Blood contamination, a problem or a lucky chance to analyze non-invasively myokines in mouth fluids?


The use of saliva in clinical studies are increasing to identify methods less invasive than blood sampling in search for systemic changes of biomarkers related to physical activity, aging, late aging and rehabilitation. The consensus is that the diagnostic value of whole saliva is compromised by the presence of blood, but we are looking at the contamination as a major opportunity for non-invasive analyses of serological biomarkers. The aim of this preliminary study was to evaluate the presence of serum in mouth fluids of healthy seniors and the eventual changes after a modest trauma, i.e., tooth brushing. Seven heathy persons, aged more than 65 years, drooling saliva in a test tube provided the fluids for the analyses. After low speed centrifugation, small aliquots of supernatants were frozen in liquid nitrogen and stored at -80° until use. Aliquots were thawed and used for quantification by the Lowry method of total proteins and by colorimetric ELISA of serum albumin, fibrinogen and lysozyme. Hemoglobin content was quantified by Spectrophotometry. Adjustment of saliva dilution, after a preliminary test, increased the homogeneity of the analytes’ content determined by colorimetric ELISA. The control reference to judge the quantity of serum in saliva was a pool of sera from age-matched healthy persons. Saliva collected from the seven healthy elderly person before and after tooth-and-gum, brushing presented measurable amount of the analytes, including fibrinogen, a minor component of the pooled sera. Tooth brushing did not induced statistically significant difference in analytes’ contents, suggesting that a measurable blood contamination is a frequent event in elderly persons. In conclusion, fibrinogen analysis in saliva is a promising approach to quantify serological biomarkers by a non-invasive procedure that will increase acceptability and frequency of analyses during follow-up in aging and rehabilitation.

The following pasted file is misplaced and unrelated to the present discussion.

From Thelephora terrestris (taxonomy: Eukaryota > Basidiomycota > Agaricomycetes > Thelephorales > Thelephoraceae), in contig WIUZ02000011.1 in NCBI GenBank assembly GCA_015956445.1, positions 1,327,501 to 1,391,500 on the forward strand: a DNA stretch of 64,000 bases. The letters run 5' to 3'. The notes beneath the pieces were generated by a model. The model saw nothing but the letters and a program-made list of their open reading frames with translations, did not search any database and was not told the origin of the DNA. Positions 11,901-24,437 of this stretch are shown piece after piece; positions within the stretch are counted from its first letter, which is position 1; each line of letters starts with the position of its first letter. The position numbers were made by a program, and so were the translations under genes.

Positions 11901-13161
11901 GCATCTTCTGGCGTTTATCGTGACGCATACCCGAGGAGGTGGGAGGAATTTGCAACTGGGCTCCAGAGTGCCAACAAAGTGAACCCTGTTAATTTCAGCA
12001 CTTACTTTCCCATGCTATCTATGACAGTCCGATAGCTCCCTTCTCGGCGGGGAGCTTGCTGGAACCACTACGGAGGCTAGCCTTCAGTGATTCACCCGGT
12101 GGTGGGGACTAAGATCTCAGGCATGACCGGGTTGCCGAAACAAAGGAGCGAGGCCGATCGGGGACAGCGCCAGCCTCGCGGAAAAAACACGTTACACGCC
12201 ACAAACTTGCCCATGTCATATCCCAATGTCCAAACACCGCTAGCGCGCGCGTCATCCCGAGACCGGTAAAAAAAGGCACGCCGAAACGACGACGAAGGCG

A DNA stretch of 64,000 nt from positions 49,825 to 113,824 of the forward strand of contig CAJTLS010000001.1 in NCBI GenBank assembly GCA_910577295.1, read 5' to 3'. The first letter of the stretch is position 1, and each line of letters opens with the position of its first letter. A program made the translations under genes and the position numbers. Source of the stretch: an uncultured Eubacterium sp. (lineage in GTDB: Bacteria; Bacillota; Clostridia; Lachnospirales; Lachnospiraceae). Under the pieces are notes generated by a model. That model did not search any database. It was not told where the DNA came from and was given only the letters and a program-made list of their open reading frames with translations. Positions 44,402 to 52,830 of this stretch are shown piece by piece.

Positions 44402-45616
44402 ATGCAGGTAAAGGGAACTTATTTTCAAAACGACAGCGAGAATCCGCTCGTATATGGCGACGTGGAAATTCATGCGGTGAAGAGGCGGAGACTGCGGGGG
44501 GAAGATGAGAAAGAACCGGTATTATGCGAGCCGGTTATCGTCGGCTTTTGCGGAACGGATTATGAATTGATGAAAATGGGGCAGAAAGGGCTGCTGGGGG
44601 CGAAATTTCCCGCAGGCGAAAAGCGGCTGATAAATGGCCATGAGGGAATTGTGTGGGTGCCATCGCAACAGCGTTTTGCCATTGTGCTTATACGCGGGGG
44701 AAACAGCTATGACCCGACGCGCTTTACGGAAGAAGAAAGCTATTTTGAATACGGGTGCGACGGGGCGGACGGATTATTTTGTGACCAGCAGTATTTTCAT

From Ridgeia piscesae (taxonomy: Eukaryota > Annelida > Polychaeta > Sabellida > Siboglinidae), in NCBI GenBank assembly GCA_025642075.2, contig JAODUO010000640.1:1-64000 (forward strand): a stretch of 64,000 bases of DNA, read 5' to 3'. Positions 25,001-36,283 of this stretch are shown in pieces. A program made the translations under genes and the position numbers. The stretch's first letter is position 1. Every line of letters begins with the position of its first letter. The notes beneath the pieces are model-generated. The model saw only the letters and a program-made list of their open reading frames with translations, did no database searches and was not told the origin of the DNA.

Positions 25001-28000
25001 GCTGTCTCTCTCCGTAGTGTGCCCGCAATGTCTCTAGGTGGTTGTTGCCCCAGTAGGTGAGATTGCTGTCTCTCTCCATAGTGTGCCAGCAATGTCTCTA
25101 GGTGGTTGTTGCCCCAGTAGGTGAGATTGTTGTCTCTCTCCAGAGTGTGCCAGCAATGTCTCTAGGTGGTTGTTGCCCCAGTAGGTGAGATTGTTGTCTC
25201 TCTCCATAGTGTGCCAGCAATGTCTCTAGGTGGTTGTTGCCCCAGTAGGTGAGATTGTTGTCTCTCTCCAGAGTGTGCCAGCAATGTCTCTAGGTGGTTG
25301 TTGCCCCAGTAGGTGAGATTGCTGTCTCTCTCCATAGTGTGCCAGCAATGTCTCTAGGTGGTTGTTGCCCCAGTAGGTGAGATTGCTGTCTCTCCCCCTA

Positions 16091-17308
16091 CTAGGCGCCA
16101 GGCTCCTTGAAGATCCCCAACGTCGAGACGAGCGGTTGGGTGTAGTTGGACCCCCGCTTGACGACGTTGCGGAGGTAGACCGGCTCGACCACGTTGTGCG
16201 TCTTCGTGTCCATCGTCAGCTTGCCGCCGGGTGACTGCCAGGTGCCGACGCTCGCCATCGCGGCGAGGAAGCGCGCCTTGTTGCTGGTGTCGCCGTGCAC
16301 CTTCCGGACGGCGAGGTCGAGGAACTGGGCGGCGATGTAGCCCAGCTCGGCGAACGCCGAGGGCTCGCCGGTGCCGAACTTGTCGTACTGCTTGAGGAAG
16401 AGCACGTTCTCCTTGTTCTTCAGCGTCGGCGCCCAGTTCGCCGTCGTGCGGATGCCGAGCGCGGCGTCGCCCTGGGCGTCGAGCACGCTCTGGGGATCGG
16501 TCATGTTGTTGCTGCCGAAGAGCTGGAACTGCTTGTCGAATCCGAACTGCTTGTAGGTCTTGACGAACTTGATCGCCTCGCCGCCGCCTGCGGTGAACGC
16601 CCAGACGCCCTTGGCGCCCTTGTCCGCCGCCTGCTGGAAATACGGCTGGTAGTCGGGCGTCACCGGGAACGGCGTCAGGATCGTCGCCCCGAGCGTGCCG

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How to Cite
Ravara, B. (2019). Blood contamination, a problem or a lucky chance to analyze non-invasively myokines in mouth fluids?. European Journal of Translational Myology, 29(4).